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Shouldn't supply teachers be filled in about a child's special need?(10 Posts)
I'm angry but don;t know how to proceed. I'm crap at conftontation but I feel I need to say something.
DS has T1 diabetes which means he has to careful balance his insulin with his diet every day. He needs to do regular blood tests and act on the results.
This is why I went in to describe his needs to his new teacher at the juniors. They are quite complex.
Yesterday he came home and told me that he had had three different supply teachers so far this term and that he'd had a hypo (low blood sugar reguiring instant treatment to avoid insulin coma!!) and he told the supply teacher who said, 'What's a hypo?'.
Was it unreasonable of me to assume that they'd brief the supply teacher? I'd have been happy to brief her myself but they didn't bother to tell me that there would be a supply teacher.
I don't want to have a go at them but I really want to get through to them the importance of this. I just don't think they believe me as T1 diabetics don't appear to have special needs until they get ill, which they can do very suddenly and dramatically.
At the alst school, they refused to brief any of the non- teaching permanent staff about DS1's HFA, said it was against their confidentiality rules- I went round to all the dinner ladies and told them myself, as they have sole care of the chidlren at lunchtime. It's ridiculous, esp. with something life threatening such as diabetes. I know you shouldn't have to do it, but could you do a letter for him to keep to apss on to new staff etc?
Yes Peacy I printed out the info for teachers leaflet from Diabetes UK and dh took it into school today (though they alredady should have a copy) but I just don't think they're taking it seriously enough to bother passing it on.
I can't trust DS to remember to hand over leaflets himself as he's only 7 and already tries to cover up his condition at school and does the bare minimum of controlling.
Perhaps it would be worth approaching the SENCO woman as she seemed to be the only one who had some idea of what the condition involves.
Yes approach her
Something Sam did- he's also 7- the whole class amde 'passports' for Junior transfer with details about themselves, stuff including what illnesses etc they'd had and what routines etc get them through the day- so most kids would have 'I had chickenpox and I like watching TV when I get home'- whereas the SENCO worked with Sam to create something altogether mor comprehensive. They were all sent to the Juniors, but Sam's has been framed and is on the staff room wall, so all the staff members see it when they come in of a morning- stuff ike please don't tpuch me as it hurts, and I hate too much noise.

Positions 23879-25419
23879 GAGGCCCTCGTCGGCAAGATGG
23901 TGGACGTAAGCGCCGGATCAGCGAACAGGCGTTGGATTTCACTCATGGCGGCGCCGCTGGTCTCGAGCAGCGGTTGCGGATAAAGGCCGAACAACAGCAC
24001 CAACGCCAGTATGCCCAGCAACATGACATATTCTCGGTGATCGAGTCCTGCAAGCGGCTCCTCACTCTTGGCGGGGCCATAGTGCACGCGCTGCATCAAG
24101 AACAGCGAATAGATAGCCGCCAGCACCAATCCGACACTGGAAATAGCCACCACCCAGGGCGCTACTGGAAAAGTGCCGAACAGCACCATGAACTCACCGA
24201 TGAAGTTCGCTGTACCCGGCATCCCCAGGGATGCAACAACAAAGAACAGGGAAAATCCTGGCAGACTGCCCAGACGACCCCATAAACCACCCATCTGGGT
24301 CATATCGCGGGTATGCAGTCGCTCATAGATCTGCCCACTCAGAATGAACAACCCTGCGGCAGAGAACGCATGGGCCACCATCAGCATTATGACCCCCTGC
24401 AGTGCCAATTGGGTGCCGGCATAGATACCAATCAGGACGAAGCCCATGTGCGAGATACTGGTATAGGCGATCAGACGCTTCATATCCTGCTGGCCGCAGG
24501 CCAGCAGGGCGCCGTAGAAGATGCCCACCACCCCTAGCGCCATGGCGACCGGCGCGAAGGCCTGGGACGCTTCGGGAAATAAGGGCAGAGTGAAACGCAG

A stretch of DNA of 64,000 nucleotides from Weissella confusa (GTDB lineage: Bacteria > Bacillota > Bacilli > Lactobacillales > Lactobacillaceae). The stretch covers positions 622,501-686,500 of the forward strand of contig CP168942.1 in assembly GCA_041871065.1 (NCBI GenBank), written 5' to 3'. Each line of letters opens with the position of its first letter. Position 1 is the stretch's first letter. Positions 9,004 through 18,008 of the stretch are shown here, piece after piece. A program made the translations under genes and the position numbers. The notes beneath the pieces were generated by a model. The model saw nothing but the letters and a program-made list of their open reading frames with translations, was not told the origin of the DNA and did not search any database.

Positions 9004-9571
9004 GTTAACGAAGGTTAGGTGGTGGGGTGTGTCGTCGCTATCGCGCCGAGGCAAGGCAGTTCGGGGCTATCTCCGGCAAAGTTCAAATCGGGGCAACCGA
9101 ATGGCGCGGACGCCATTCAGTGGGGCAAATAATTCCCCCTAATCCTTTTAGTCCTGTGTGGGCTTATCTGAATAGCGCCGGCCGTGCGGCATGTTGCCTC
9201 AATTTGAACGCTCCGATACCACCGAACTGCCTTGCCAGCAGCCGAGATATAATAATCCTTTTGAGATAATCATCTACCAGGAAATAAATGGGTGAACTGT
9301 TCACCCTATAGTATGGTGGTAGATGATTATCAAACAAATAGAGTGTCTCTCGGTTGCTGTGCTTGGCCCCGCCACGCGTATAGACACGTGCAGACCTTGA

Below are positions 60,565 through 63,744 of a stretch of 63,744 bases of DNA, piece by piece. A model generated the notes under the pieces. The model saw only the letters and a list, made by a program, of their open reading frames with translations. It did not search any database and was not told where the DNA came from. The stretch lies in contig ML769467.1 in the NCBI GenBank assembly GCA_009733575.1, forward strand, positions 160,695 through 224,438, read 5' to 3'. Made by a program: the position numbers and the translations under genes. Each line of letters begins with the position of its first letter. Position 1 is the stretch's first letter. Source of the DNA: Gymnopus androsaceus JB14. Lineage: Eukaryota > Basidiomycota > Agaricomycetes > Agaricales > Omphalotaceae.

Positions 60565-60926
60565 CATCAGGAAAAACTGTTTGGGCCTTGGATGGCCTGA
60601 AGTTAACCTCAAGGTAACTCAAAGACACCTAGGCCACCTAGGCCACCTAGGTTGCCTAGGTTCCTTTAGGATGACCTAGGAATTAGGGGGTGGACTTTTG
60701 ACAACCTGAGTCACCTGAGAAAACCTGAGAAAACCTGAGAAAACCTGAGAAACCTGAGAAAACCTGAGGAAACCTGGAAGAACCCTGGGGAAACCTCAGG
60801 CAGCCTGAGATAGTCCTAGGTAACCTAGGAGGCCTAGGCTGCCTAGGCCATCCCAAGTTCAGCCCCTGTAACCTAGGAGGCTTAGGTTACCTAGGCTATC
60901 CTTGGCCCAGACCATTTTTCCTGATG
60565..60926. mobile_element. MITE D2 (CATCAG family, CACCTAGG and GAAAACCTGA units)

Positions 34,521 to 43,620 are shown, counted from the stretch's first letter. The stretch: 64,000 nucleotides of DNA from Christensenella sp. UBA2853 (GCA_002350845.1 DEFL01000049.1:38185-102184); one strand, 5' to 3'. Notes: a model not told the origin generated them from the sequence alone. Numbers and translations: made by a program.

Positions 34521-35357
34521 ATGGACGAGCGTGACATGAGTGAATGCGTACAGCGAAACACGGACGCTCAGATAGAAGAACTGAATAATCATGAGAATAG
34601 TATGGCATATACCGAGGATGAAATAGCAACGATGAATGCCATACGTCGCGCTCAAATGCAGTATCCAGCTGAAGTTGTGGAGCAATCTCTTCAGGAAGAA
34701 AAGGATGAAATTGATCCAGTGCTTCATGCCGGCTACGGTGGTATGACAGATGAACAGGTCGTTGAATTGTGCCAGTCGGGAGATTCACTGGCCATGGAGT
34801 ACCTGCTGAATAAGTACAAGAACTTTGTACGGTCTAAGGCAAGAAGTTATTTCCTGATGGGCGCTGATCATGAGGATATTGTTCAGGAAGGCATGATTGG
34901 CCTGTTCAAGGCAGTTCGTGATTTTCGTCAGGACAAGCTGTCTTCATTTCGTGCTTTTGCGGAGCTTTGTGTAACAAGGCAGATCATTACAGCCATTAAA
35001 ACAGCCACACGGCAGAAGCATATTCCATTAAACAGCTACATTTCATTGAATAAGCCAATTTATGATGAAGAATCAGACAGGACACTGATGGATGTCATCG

Ahhhh! That's great.
Yes DS's infants school was really good like this and they had a leaflet up in the staff room with a picture of DS attached to it.
It was great because I felt everyone knew and had a quick reference in case something were to happen.
I think I'll make a picture about hypos and how to spot and treat them and put a picture of DS on it. Then I'll ask them to put it in the staff room.
Phew! I feel better now I have a game plan. Thanks Peachy. This is my first post on the SN boards although I have hovered.
We have pictures of our children who have diabetes on the staff room wall (with parental consent ob) This is in a secondary school .
It also gives details of the treatmenst that they need if they have a hypo (which vary from child to child slightly)
It's a really good idea. I will certainly do it but I hope the school instigate it if it comes up again with another child.
The bigger the school the more important it is I would have thought.
I teach about 150 kids a year. But we have 1300 in the school and you simply can't know them all. So if I saw someone who'd collaped it would be vital for me to know if they were one of the few dabetic children that we have in the school. Without the info on the wall, I couldn't be sure of knowing it.
Also key to get them to update the photo! the little beggers change so much over 7 years!
H yes LOL- Sam spent the first few eyars at school ebing id'd as 'curly', then dh cut his hair right down (sam can't manage it himself and hates it being washed so we gave in, was getting horrid) and the pics look nothing like him at all!
Fortunately we have ne of those surnames that gets remembered, that helps somewhat
Another thing might be to ask your diabetic specialist nurse if s/he can come into school to do a "training session" for the staff - including supply staff.
If s/he can't then the school nurse should do - that often reinforces to school staff that diabetes is a serious condition and needs understanding.
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